Since the beginning of our friendship, my bestfriend and I vowed to stay out of each other’s dating life. It’s not that we won’t talk about the men that we’re dating, but we certainly don’t feel obligated to meet each other’s boyfriends (they rarely last) or even attempt to play matchmaker. Between our family drama and careers, there is enough to discuss and laugh about everyday. Who needs the extra drama of being wrapped up in each other’s relationships, too? If we need each other’s opinion, we just ask on a case-by-case basis. We’re pretty stubborn anyway, so while we may hear each other’s advice, it’s unlikely that we’ll listen. Perhaps, this system will change when we both settle down, but for now, that’s our thing. And we’ve been friends for years.

Surprisingly, we were on the phone one day, laughing about the usual stupid stuff and giving each other advice on our entrepreneurial pursuits, when suddenly, she starts to gush about this new male friend of hers, saying that she wants me to meet him… for a date.

“You’ve got to be kidding,” I laughed.

“No Ari, I’m serious. I think you’d like him, but…he’s a bit different than your type. You tend to date the kindergarten teacher, but he’s more of an entrepreneur…an artist.”
My relationships with artists rarely extend beyond sex. There’s always too much chemistry, creativity, and mayhem. But I let her continue…

“…He’s very laid back. Humble guy. Intelligent. A lot of depth. He’d even let you wear the pants in the relationship.”

“Wear the pants? What’s that supposed to mean? And I don’t always date the kindergarten teacher. I date corporate guys, too.”


“What? I’m serious. This guy sounds like he’d be a great friend, maybe even a business connection. But dating, I don’t know about all of that.”

We’ve had some form of this conversation at least three times in the last two weeks. She won’t relent and I have yet to give in. Simply put, he doesn’t sound like my type, at least for anything to last beyond a few months. And right now, I’m not in the mood for another sex partner. The truth is that yes, I do date the kindergarten teacher. I am an alpha female and wear the “pants” in my relationships (whatever that’s supposed to mean). I don’t do well with alpha men, so while I go on dates with corporate dudes, the situation rarely extends beyond the restaurant. And I have hot, passionate love affairs with artists, but I’ve always been against them for just that. It gets too intense and eventually, we burn out.

While I stereotype and date selectively, I’m aware that it limits my options. I’m working on it, but honestly, I don’t feel pressed to make the change right now. There’s too much going on in my career to cultivate a serious relationship and there are ample kindergarten teachers for casual dates. But recently, a friend got engaged to a man that she said claims was far from her type. She tends to prefer well-educated, corporate black men. Her fiancé is white and an artist.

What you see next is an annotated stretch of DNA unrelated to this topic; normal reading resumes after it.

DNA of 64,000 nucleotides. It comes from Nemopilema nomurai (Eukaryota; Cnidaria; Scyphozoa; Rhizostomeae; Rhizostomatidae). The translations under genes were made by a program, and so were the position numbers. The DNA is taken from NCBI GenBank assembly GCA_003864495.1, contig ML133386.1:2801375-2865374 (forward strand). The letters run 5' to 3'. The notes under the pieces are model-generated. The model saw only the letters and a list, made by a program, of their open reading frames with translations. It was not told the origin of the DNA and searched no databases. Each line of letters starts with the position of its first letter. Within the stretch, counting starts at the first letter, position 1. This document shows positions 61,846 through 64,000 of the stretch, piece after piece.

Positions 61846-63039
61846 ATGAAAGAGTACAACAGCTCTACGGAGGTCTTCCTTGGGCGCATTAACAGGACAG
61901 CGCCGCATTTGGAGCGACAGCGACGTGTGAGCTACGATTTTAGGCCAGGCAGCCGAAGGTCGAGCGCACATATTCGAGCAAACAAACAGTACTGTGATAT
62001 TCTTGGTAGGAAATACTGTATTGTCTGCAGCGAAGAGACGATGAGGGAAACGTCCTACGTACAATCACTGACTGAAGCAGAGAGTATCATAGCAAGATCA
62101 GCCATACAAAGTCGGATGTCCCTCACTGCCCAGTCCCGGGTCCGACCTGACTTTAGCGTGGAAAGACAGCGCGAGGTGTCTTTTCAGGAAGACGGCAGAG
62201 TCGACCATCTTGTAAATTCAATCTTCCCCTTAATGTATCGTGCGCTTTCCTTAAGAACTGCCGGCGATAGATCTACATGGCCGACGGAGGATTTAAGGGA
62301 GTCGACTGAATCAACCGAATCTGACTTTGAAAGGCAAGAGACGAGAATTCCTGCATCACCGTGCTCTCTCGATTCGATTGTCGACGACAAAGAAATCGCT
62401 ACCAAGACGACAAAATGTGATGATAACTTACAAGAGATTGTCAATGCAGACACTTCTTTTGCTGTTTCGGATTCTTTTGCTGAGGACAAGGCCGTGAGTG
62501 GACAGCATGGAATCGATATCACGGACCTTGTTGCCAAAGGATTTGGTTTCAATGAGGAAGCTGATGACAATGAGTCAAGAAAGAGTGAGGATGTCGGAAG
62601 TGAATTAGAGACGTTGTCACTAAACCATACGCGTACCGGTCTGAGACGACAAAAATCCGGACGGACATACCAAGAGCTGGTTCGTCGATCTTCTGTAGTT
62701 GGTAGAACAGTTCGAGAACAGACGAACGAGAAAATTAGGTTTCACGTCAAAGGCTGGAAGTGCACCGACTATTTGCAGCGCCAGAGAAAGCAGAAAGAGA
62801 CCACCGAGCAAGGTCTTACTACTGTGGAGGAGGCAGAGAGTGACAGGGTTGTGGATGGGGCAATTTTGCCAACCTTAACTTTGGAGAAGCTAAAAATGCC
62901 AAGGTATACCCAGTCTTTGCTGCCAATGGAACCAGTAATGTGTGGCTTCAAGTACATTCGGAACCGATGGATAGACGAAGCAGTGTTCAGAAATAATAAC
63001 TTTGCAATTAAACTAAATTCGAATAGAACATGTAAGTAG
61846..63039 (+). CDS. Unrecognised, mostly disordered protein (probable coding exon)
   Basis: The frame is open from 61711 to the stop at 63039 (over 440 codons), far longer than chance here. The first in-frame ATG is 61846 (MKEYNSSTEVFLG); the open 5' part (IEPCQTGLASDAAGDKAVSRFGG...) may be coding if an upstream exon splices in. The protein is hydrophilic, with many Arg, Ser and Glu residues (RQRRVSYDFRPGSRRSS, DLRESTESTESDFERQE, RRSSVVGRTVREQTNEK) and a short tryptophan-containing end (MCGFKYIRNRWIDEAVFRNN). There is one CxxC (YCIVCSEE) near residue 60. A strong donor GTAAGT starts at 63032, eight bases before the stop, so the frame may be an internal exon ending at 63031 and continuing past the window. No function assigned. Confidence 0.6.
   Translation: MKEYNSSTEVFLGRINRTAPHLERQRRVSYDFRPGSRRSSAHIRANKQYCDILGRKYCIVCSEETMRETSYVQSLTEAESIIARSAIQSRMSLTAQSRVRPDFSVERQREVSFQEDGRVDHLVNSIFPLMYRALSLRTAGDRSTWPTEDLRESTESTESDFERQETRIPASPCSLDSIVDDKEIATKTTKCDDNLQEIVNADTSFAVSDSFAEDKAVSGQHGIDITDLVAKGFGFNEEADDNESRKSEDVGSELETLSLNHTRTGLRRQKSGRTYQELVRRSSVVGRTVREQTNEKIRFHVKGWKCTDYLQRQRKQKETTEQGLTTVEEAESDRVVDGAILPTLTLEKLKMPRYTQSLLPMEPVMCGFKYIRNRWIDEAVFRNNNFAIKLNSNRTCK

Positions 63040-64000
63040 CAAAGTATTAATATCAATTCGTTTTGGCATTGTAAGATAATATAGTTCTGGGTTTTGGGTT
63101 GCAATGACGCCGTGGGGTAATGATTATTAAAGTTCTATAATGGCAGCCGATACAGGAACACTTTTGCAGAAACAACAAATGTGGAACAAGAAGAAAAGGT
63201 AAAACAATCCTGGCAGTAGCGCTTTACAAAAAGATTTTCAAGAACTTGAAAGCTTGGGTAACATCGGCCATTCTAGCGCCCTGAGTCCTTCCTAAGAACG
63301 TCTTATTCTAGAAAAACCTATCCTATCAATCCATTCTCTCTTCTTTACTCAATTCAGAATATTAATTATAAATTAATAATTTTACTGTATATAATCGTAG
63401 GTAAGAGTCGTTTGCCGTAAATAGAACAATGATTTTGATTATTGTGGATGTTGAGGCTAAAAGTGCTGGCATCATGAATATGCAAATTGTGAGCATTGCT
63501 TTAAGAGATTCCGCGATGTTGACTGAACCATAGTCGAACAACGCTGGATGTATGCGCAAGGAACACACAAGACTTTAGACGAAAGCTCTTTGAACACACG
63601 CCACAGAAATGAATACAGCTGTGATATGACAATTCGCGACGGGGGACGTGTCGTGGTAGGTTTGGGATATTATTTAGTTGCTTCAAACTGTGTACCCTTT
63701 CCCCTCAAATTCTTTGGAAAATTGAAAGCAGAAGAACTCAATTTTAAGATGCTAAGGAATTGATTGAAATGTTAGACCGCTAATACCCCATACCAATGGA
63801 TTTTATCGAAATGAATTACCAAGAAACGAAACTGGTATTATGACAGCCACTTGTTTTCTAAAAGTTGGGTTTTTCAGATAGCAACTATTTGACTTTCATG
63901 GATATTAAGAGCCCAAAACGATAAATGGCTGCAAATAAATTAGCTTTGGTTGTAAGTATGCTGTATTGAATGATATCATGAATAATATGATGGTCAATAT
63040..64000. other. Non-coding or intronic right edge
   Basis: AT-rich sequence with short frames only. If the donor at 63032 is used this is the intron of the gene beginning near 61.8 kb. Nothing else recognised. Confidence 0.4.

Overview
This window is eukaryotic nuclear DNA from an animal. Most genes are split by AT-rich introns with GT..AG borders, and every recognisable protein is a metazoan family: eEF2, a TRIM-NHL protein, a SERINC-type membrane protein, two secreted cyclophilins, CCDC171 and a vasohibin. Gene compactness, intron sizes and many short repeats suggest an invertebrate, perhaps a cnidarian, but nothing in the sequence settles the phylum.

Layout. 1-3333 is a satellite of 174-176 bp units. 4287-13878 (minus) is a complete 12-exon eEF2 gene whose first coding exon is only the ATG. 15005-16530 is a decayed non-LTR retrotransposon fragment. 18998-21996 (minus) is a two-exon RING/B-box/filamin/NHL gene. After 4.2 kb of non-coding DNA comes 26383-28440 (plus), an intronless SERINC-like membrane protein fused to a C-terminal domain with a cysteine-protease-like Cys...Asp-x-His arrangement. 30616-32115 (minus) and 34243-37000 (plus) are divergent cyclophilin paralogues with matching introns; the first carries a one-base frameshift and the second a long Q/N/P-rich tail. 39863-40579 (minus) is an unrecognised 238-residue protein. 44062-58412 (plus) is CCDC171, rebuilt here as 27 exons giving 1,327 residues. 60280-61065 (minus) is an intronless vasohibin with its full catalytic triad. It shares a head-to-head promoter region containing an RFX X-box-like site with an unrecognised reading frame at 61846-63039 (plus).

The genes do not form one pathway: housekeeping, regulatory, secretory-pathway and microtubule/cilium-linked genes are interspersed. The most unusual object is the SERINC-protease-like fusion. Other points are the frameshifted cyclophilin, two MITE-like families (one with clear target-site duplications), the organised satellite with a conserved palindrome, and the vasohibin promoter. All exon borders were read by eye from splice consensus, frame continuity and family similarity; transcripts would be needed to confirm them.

Perhaps, she’s onto something along with the countless other women that date outside of their type, whether it is racially, professionally, or any other attribute. Or what about the women that don’t have a type? Maybe that’s the best way to date. What do you think?

Do your past partners have similar physical, professional, and/or racial characteristics? Or do you date freely, solely targeting mutual values? Speak on it.

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  • damidwif

    how about the reverse? i will not see i guy who is: a police officer, a lawyer or judge, military, jailbird. i think that’s it.

  • Don’t put ppl in a box. A category a label etc. Bc when it’s vice-versa, the judgement is not appreciated. I don’t subscribe to that term “type.” It just doesn’t add up in the grand scheme of things. The most important attributes will remain the same whether a teacher, artist, train conductor, doctor or janitor. A respectful man who loves you for you and makes you laugh and… [fill in the blank] Chris Rock said it best “I like a woman that likes me.” Not so general for most people but you the point. Someone can be described one way but actually be another way in person/real life. Be open. Not foolish, but open and not judgmental.

  • Incognita

    In my singlehood, I had a type too. When I started getting serious with my boyfriend (who eventually became my husband), I lamented to my friends and older sister that he didn’t meet my qualifications. At the time, I found brothers over 6’0″ tall, brown-skinned, physically-fit incredibly attractive, and men with a minimum of having a Master’s degree extremely attractive. My sister responded, “That’s fine and all but you haven’t mentioned anything about his character and how he treats you. Besides, how are the guys who meet your so-called qualifications treating you?” That was a wake-up call for me and I soon realized the gem I had right under my nose.